private static  void executor(Consumer<Integer> firstClassFunction){

    static class OOPFunction implements Consumer<Integer> {
        public void accept(Integer integer) {

    static class ReferencedMethodClass {
        static void consumeInteger(Integer i){

The objective is to pass a function to an executor method:

  1. In the first case, the invocation leverages on the use of the Consumer interface, implemented by the OOPFunction class and understood by the executor method.
  2. The second invocation uses method reference and typed function that simplifies the code by removing the need for the interface implementation.
  3. The third one removes the need for an entire class and creates the function dynamically.
  4. The last statement completely removes the need for additional code by referencing the target method directly.

Thus, the "first-class function" thing is a matter of easing the design of abstractions by reducing the amount of boilerplate code. This is done with some syntactic tricks that are common in almost all the modern languages. Knowing these tools is the first brick to lay if we desire to be confident with functional programming.

1.1 Lambdas and method reference

As Wikipedia says:

An anonymous function (function literal, lambda abstraction, or lambda expression) is a function definition that is not bound to an identifier.

Practically speaking, a lambda is the easiest tool to create functions dynamically without the need for boilerplate code. It is the first choice when we need to pass around a piece of code to be executed by something else.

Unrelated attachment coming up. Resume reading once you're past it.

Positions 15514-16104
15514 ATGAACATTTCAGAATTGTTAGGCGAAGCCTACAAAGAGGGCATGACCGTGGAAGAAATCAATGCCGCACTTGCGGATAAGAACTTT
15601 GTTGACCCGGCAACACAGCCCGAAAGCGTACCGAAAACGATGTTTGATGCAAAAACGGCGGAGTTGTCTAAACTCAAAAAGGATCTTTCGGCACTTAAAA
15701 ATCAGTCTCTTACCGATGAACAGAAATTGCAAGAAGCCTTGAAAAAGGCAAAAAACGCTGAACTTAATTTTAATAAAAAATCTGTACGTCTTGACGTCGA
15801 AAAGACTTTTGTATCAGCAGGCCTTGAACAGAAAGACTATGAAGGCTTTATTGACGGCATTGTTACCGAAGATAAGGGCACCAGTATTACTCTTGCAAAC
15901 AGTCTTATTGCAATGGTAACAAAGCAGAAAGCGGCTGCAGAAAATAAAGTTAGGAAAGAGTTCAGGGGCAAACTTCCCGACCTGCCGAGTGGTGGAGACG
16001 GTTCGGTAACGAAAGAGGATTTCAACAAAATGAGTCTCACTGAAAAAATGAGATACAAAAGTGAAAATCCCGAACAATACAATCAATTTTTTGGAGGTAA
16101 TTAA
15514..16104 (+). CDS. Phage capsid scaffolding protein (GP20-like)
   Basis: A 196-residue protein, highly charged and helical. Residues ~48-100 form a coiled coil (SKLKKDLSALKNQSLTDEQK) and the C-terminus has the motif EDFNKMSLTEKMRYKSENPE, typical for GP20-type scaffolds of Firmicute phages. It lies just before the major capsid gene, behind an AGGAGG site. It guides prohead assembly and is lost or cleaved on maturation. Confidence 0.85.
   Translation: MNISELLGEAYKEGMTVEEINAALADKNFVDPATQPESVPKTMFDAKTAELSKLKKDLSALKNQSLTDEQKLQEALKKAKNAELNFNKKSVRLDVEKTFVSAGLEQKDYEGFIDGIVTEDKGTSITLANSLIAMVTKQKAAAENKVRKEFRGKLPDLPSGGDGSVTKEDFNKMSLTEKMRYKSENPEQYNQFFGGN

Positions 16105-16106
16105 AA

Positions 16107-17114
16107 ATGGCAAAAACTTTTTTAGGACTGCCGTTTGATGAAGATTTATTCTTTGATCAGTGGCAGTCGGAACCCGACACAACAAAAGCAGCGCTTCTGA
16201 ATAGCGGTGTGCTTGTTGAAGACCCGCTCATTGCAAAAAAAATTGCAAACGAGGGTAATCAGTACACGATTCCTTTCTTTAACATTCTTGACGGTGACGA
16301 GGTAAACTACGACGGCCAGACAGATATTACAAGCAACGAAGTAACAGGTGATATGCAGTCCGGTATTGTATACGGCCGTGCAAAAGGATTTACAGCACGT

When we have a function that is related to an object, we talk about method reference. The main difference between lambdas is how the how the context is bound. In method reference, the function is created at object instantiation and it is bound to the object's self/this implicit parameter. In lambdas, the context is captured at execution time with a programming abstraction called closure.

1.2 Closures

A closure is a programming abstraction that is able to capture all the free variables defined in its context. This means that in a lambda we can use variables that are neither its function parameters nor local variables.
Let's see an example in Scala:

object ClosureExample {
    var variableToCapture = 3
    val lambda = (i:Int) => i + variableToCapture
    def main(args: Array[String]) {
      println( lambda(1) )      //prints 4
      variableToCapture = 1
      println( lambda(2) )      // prints ? ..3!

The demo show how the variable variableToCapture is actually captured when the lambda is created. Subsequent re-assignment should be generally avoided. In this case Scala (2.12) creates a reference to the closured variable and thus the result is three instead of an expected five.